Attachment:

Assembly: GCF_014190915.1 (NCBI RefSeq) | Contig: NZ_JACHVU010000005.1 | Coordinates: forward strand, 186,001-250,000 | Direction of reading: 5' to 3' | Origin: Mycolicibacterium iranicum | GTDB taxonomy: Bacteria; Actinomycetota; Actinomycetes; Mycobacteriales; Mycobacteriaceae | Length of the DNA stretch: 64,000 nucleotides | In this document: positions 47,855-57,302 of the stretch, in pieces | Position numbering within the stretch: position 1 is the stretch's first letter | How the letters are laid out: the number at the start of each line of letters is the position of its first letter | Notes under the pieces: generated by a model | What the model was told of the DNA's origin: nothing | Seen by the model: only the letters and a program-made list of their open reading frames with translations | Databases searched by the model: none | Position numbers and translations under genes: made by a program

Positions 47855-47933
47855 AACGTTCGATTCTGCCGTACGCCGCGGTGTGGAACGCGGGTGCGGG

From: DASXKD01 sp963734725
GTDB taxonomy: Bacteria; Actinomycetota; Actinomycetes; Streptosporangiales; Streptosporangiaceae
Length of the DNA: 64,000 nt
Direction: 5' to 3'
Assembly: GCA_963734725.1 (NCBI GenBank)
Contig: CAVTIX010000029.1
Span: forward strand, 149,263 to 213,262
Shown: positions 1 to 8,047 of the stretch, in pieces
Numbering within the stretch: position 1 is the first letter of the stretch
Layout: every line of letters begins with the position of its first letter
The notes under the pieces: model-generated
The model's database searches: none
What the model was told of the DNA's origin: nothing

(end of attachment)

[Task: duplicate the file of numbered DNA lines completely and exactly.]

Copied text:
Assembly: GCF_014190915.1 (NCBI RefSeq) | Contig: NZ_JACHVU010000005.1 | Coordinates: forward strand, 186,001-250,000 | Direction of reading: 5' to 3' | Origin: Mycolicibacterium iranicum | GTDB taxonomy: Bacteria; Actinomycetota; Actinomycetes; Mycobacteriales; Mycobacteriaceae | Length of the DNA stretch: 64,000 nucleotides | In this document: positions 47,855-57,302 of the stretch, in pieces | Position numbering within the stretch: position 1 is the stretch's first letter | How the letters are laid out: the number at the start of each line of letters is the position of its first letter | Notes under the pieces: generated by a model | What the model was told of the DNA's origin: nothing | Seen by the model: only the letters and a program-made list of their open reading frames with translations | Databases searched by the model: none | Position numbers and translations under genes: made by a program

Positions 47855-47933
47855 AACGTTCGATTCTGCCGTACGCCGCGGTGTGGAACGCGGGTGCGGG

From: DASXKD01 sp963734725
GTDB taxonomy: Bacteria; Actinomycetota; Actinomycetes; Streptosporangiales; Streptosporangiaceae
Length of the DNA: 64,000 nt
Direction: 5' to 3'
Assembly: GCA_963734725.1 (NCBI GenBank)
Contig: CAVTIX010000029.1
Span: forward strand, 149,263 to 213,262
Shown: positions 1 to 8,047 of the stretch, in pieces
Numbering within the stretch: position 1 is the first letter of the stretch
Layout: every line of letters begins with the position of its first letter
The notes under the pieces: model-generated
The model's database searches: none
What the model was told of the DNA's origin: nothing